We headed out to the Baldpate Inn for dinner. The Baldpate Inn is named after the book ” 7 keys to Baldpate” written by Earl Derr Biggers. It is about some people that each think they hold the key to the mythical Baldpate Inn. The original owners built the building in 1917 and named it after the book, the film was just out too. They planned to give each guest a key as a souvenir of their stay at the Inn. This proved too costly for them, in the end guests started leaving their own keys as a memento! There are tens of thousands of keys in the collection now, including things like the key to Hitler’s writing desk, the key to the gate of Sherwood forest etc. Each key has been donated with a message or letter from the sender.
o Zoe and I were up at the crack of dawn (well I woke up at about 6am cos I couldn’t sleep!). We had to head down to NOAA to be “vetted and approved” entry into this government facility. NOAA stands for National Oceanographic and Atmospheric Administration (It’s basically the NASA of the atmospheric/oceanographic worlds!!!!). It is set in the foothills of the Rockies and the view from NOAA is beautiful. They even have an observatory up there!
I was really ill today – Zoe infected me with her lurgi! I was truly suffering by the afternoon and felt quite conscious about coughing through everyone’s talks! As far as the meeting went – I learned lots about what some of the dominant research groups in the field are doing.Zoe and I both gave our talks and got some feedback and ideas on what to do next. The conference dinner was held at Dushanbe Teahouse which was beautiful! they serve about 40 odd teas there including one from Newara Eliya!
Thursday was pretty heavy going at the conference, not entirely convinced i understood all of it. I did learn some new stats methods though, that i shall try out. On Thursday I finally managed to find a swimming outfit and went for 1/2 hour swim in the pool at the hotel. The pool was a bit weird though – it was really warm, like the temperature of a hot tub [I actually started to sweat whilst i was swimming some lengths!]
So my colleague (Zoe) and I flew out to Denver on Monday for an Ozone Trend workshop at NOAA in Boulder. We were lucky cos we managed to nab bulkhead seats so had oodles of room on the plane (quite ironic bearing in mind we aren’t the tallest of people!!!). It was daylight for the whole duration of the flight so it was a little difficult to snooze on the plane. We arrived in Denver at sunset and had the fun and games of hiring an automatic car (with Zoe only having driven one once and me never having driven one before!). The 40 min drive from Denver to Boulder was “interesting”, but I am glad that I downloaded the CoPilot Live from the iphone app store before i came out here – it meant I didn’t need to read a map in the dark and get travel sick!!!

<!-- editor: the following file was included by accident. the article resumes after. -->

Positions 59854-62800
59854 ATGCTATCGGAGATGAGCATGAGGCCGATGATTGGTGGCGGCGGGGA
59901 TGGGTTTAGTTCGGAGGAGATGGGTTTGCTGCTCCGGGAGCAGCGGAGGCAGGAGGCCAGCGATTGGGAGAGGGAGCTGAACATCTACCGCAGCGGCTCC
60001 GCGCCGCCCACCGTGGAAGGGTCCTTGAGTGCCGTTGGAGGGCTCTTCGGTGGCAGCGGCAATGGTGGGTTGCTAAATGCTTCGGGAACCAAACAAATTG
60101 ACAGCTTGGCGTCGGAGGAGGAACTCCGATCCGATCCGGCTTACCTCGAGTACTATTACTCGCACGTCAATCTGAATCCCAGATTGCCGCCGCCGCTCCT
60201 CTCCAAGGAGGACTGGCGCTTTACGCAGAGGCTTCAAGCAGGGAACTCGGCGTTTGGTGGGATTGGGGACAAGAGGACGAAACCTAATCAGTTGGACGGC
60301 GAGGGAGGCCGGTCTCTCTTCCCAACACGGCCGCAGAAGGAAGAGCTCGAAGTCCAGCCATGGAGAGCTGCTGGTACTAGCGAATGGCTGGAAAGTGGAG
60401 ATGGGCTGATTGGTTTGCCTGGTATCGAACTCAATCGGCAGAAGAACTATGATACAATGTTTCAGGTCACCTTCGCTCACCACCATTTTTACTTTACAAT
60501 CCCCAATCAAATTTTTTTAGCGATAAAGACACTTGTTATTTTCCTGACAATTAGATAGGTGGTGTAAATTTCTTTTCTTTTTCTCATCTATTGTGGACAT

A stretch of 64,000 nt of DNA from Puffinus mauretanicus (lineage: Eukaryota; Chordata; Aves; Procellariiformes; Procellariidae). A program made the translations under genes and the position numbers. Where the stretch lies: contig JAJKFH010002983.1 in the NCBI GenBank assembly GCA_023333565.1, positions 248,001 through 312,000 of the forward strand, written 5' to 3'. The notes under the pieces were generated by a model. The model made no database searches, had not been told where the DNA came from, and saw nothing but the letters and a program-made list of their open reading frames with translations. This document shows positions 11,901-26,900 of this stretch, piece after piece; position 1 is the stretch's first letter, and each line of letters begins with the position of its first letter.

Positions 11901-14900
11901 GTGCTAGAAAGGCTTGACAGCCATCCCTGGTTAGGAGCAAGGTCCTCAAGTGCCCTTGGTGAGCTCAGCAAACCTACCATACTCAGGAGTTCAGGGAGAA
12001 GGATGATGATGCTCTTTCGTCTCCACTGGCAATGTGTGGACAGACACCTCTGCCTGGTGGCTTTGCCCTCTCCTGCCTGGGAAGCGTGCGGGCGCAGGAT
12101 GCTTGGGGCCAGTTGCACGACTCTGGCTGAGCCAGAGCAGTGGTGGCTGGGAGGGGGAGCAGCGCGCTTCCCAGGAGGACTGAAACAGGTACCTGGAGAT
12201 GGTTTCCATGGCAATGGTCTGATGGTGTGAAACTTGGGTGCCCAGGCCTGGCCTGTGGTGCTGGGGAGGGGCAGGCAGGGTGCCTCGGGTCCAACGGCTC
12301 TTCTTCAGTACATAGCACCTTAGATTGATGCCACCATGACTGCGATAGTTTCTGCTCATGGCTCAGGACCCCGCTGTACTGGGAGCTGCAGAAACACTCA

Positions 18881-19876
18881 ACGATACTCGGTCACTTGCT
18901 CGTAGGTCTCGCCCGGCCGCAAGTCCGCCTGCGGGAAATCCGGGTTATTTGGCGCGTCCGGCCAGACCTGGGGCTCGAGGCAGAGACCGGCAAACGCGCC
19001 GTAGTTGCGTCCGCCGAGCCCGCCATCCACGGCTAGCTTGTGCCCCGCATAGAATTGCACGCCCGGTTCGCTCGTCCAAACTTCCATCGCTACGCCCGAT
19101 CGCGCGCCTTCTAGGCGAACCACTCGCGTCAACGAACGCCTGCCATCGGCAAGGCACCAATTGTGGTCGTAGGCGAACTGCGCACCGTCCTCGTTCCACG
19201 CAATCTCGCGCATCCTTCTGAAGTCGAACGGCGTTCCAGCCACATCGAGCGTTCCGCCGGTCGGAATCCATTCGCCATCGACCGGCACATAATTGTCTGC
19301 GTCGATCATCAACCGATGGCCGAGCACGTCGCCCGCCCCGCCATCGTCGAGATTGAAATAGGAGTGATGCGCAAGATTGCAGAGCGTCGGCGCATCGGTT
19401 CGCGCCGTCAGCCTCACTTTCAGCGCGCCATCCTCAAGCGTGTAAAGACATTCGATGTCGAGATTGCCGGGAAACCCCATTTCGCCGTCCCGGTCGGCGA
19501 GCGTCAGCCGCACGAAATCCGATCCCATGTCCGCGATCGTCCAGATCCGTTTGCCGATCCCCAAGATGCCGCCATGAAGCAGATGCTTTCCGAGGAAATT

By the time we arrived at the Boulder Outlook Hotel
it was really late and we were shattered. The hotel itself is lovely, we have a massive room and there is a pool, sauna, climbing wall and video game room! Interestingly the hotel has a “zero waste” policy so almost everything is recycled.
On Tuesday after a much need rest Zoe and I decided to walk the boulder Creek Path. Having lived in Milton Keynes it is like an uber wide redway that follows Boulder Creek from the town centre right up into the mountains. Its very popular with joggers/cyclists. We walked to Pearl Street (the pedestrianised shopping zone), which apparently is really famous for being so different to typical US shopping town centres. To us though, it was like a typical British high street. After having a look at all the outdoors shops and CRAZY Halloween stores(!) we ended popped into the Walnut Brewery where we sampled some local beer! After this we went up back on Boulder Creek path and followed it to Settlers Park. From there we took the Red Rocks Trail and got up a bit higher. We headed back to the hotel by sunset. All in all it was probably about a 10 mile round walk.
My overall impression of Boulder is that it is extremely different to other US cities/towns I’ve been to. Everywhere is very pro recycling and green (lots of solar panels on roofs etc) there are pedestrianised areas and yo ACTUALLY see people using them(!), cycle paths, footpaths, hiking paths etc and more importantly the waitresses/waiters don’t harass you all the time with the really fake banter (I refer back to Tuscon where the the staff at breakfast told Cat she had a lovely English accent (she is Portuguese!)).
So last week I handed in my thesis. Four years of toil and torment finished. In all it was 82,217 words, 303 pages, 151 figures and 27 tables. Although a fair whack of that was in the appendix, so it doesn’t really count.
I’ve been working as a post-doc for the last year, so I have been writing up in my spare time, that has not been a great deal of fun I have to admit. The odd thing now is that I don’t know what to do with my spare time, well actually it’s more that I am struggling to sit and do nothing! Ho hum, I am sure the apathy will kick in again when it can be bothered.
Just that pesky viva to think about now.